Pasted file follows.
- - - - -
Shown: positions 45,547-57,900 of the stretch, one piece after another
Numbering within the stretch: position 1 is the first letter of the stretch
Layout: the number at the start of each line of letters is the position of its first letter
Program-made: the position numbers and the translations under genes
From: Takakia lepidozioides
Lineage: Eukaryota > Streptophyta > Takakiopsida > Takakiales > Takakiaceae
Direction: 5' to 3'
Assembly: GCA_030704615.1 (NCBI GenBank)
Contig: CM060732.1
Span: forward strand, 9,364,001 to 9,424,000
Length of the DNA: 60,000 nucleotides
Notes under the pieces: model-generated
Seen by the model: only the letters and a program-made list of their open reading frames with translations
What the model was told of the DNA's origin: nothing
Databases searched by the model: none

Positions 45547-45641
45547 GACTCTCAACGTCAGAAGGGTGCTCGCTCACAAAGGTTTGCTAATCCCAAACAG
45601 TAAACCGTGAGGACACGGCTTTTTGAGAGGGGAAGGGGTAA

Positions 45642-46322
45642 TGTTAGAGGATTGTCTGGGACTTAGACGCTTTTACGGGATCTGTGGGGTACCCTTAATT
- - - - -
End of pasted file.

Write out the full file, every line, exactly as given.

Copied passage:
Shown: positions 45,547-57,900 of the stretch, one piece after another
Numbering within the stretch: position 1 is the first letter of the stretch
Layout: the number at the start of each line of letters is the position of its first letter
Program-made: the position numbers and the translations under genes
From: Takakia lepidozioides
Lineage: Eukaryota > Streptophyta > Takakiopsida > Takakiales > Takakiaceae
Direction: 5' to 3'
Assembly: GCA_030704615.1 (NCBI GenBank)
Contig: CM060732.1
Span: forward strand, 9,364,001 to 9,424,000
Length of the DNA: 60,000 nucleotides
Notes under the pieces: model-generated
Seen by the model: only the letters and a program-made list of their open reading frames with translations
What the model was told of the DNA's origin: nothing
Databases searched by the model: none

Positions 45547-45641
45547 GACTCTCAACGTCAGAAGGGTGCTCGCTCACAAAGGTTTGCTAATCCCAAACAG
45601 TAAACCGTGAGGACACGGCTTTTTGAGAGGGGAAGGGGTAA

Positions 45642-46322
45642 TGTTAGAGGATTGTCTGGGACTTAGACGCTTTTACGGGATCTGTGGGGTACCCTTAATT